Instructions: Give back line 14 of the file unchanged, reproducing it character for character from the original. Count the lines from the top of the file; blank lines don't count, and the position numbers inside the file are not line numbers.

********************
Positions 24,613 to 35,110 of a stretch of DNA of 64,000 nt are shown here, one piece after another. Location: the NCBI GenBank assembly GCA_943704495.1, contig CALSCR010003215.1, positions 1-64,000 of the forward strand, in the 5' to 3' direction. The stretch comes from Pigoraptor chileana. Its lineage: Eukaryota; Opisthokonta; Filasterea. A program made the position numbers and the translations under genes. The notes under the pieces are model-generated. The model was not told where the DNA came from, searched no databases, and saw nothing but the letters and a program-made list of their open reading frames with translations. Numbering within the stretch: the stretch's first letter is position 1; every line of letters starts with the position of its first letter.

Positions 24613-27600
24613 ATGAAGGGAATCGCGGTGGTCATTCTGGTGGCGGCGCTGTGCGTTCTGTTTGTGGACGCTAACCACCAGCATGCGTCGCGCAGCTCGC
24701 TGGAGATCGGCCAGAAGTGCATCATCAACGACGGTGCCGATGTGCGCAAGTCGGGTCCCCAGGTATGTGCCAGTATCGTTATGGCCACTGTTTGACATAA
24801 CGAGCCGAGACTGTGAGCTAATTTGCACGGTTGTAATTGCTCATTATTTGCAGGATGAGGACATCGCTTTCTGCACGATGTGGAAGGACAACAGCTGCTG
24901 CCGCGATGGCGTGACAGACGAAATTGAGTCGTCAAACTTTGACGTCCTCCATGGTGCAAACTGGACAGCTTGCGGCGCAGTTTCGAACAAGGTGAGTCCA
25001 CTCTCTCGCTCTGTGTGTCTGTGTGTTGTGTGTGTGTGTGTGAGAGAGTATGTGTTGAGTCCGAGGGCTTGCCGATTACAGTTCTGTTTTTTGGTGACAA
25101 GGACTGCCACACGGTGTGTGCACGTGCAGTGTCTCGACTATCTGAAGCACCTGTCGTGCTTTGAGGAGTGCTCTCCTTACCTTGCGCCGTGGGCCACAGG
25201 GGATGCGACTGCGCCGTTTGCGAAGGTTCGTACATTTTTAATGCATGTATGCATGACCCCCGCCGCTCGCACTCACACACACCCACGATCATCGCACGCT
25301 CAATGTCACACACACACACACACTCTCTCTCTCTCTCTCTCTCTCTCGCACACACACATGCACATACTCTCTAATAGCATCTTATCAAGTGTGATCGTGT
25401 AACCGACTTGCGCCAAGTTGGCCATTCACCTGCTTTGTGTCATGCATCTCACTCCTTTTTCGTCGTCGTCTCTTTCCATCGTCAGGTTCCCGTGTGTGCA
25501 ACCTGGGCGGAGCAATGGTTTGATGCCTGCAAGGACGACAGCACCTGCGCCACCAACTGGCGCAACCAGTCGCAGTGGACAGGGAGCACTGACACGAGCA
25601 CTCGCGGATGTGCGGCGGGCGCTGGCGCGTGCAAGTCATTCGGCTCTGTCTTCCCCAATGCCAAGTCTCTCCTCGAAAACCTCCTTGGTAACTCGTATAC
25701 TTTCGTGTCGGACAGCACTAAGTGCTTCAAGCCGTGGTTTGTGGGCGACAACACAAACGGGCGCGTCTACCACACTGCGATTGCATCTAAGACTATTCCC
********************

25701 TTTCGTGTCGGACAGCACTAAGTGCTTCAAGCCGTGGTTTGTGGGCGACAACACAAACGGGCGCGTCTACCACACTGCGATTGCATCTAAGACTATTCCC